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A journey of hope: Two alumni discuss their life-saving work

Two alumni ‘lead from behind’ to raise awareness of an underfunded – and largely preventable – cancer.
Image of John Woerner and Lee Dranikoff
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Lee Dranikoff (NYO 96-03) and John Woerner (NYO, LON 95-05) have both been deeply affected by one disease: colorectal cancer. Lee lost his wife to it in 2016, and John, who is a survivor, was diagnosed in 2018.

Despite being the second-leading cause of cancer death, colorectal cancer research is vastly underfunded. Together, Lee and John are working to raise awareness of the disease, as well as help prevent, treat, and one day cure it through their work with the nonprofit Colorectal Cancer Alliance (CCA).

We spoke with them about their personal journeys, the strides they are making to save lives, and how McKinsey has supported their efforts.


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You’ve both been doing incredible work with the Colorectal Cancer Alliance. Please tell us about it and how you got involved.

Lee Dranikoff: This all started when I was talking with former McKinsey colleagues about colon cancer. My wife was diagnosed with colon cancer and died of it in 2016.

What’s unique about colon cancer is that it is largely a preventable disease. We can save lives by encouraging people to get screened. We have the technology; we just have to get people to do it – so it felt a bit like a marketing problem.

We had this notion that we could save lives on an unprecedented scale if we could figure out a way to get the word out, but we didn't have a plan to do it. McKinsey agreed to do a pro bono project.

The McKinsey team proved in a study that colorectal cancer screening investment was the most effective way to save lives in cancer: it's cost-effective and it's very doable. They laid out that plan and the Colorectal Cancer Alliance adopted it. I joined the Board of the Colorectal Cancer Alliance then, and we've spent years effectively implementing the plan.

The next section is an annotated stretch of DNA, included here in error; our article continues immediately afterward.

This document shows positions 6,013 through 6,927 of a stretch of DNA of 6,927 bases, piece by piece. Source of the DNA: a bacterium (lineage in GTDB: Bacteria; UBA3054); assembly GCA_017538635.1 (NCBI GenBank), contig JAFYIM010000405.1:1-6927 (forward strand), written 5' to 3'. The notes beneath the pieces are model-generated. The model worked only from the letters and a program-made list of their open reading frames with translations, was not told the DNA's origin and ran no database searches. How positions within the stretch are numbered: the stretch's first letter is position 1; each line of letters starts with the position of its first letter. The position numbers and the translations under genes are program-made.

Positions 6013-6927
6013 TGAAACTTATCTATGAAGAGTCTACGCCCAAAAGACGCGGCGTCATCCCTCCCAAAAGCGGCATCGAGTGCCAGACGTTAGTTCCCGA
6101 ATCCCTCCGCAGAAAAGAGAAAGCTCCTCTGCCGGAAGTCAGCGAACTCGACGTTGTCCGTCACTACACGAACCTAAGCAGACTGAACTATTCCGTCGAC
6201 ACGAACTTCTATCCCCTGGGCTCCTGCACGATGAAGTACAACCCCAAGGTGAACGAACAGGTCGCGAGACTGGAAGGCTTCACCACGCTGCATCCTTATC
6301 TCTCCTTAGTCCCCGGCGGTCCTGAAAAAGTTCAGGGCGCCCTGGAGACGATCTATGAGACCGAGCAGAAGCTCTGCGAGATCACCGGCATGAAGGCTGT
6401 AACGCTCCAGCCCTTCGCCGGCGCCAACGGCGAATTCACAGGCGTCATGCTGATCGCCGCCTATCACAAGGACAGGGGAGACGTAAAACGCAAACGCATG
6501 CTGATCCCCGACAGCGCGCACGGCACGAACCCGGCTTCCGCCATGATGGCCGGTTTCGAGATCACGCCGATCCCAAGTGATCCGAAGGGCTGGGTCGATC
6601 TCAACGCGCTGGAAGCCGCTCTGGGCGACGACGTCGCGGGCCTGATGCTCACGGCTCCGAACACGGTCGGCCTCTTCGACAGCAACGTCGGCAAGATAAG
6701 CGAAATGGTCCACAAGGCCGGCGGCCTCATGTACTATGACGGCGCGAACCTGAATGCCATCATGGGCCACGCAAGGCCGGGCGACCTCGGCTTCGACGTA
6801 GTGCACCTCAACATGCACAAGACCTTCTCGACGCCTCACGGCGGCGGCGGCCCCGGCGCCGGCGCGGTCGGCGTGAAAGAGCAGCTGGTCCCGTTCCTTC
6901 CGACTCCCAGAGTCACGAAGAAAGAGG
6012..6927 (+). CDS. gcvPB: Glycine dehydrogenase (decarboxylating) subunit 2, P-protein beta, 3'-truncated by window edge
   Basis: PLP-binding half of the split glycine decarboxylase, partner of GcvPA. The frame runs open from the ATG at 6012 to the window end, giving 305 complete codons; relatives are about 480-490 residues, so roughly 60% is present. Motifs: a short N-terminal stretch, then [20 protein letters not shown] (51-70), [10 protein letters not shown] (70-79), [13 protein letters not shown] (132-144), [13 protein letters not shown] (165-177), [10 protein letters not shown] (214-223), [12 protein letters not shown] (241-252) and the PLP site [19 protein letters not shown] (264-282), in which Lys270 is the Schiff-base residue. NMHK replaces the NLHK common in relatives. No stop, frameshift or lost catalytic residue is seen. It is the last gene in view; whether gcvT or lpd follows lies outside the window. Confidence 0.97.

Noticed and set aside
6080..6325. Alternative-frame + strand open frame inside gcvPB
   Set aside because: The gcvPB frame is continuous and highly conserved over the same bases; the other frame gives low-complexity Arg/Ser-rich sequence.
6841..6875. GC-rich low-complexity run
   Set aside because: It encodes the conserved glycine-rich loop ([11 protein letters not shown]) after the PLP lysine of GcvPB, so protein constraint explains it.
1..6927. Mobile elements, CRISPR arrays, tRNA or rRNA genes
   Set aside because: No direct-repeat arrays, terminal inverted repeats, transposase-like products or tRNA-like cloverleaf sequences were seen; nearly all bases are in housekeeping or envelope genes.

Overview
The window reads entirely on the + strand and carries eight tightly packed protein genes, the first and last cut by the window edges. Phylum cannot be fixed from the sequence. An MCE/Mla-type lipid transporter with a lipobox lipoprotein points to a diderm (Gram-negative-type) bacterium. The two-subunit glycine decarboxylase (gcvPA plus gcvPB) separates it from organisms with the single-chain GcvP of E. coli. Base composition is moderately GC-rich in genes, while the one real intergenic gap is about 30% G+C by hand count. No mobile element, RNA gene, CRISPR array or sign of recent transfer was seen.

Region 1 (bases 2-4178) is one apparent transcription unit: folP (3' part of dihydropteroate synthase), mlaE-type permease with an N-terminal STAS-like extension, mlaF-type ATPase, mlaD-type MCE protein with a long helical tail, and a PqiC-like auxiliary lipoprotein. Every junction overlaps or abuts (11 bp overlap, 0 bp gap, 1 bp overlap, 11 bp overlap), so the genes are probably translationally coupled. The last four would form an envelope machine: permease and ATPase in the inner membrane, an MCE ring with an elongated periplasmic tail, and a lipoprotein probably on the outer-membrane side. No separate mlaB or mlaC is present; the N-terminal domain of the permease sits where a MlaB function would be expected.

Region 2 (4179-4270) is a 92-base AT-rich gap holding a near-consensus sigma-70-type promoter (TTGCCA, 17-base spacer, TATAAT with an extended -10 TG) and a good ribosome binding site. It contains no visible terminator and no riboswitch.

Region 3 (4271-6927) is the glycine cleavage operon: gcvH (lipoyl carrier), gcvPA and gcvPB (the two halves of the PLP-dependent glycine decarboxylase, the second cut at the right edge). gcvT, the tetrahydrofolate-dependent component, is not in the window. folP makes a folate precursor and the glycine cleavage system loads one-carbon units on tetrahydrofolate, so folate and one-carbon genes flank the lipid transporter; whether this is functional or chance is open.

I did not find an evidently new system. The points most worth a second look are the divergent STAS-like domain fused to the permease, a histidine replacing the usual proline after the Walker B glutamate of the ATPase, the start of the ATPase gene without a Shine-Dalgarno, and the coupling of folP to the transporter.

One of the things that McKinsey suggested is that we needed to do this on a city-by-city basis, and, based on their analysis, Philadelphia should be the first city.

So we built a whole screening program in Philadelphia that we're now rolling out across the country.


Image of Colorectal Cancer Alliance logo
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John Woerner: In 2018 I was diagnosed with Stage III colorectal cancer and went through surgeries and chemotherapy. But then in 2020 they found some metastases in my lungs, and so I was then Stage IV.

Along that journey, I was reaching out to everyone I knew to better inform myself and connect with what my best treatment approaches could be. Through that, I was reconnected with Lee on the Board of the Colorectal Cancer Alliance, and they helped me. Unfortunately, after six months of intensive chemotherapy, and surgeries on each lung, a few more metastases showed up. At that point my doctor recommended that I look into clinical trials, preferably one involving a cancer vaccine and immunotherapy.

I then fully realized how much falls on the patient to figure out their own care plan when it comes to trials. Finding open trials involved countless database searches, phone calls, and travel to about half a dozen NCI cancer centers in a 6-week time frame during the pandemic. I navigated through that with the help of CCA, and thankfully, over the course of that trial and some more treatment, I got to the point cancer patients dream of – clean scans and what they call "no evidence of disease."

One issue is that the recommended start of colonoscopy screening is age 50, and I was diagnosed at age 49. I was part of the rising incidence of young-onset colorectal cancer. Screening does save lives, but there is also a need for better treatment and a cure.

I have been very involved with the CCA Board, specifically working on helping others advance what's going on with trials, trial navigation, and helping patients identify the best trial for them.

One of the first initiatives in the trial space we undertook after I joined was a Clinical Trials Think Tank and Summit, which involved experts from across pharma, providers, NIH, FDA, and McKinsey’s Cancer Center to prioritize the most actionable areas for CCA to help improve clinical trial engagement. White House Cancer Moonshot Coordinator Dr. Danielle Carnival was the keynote speaker at the summit, where we laid out a gameplan for how to dramatically improve patient engagement in clinical trials.

Another alum is involved with CCA as well – Ariel Carmeli (NYO 14-19), who helped with the pro bono project, is now an observer on our Board. He’s helped with some projects to keep things moving.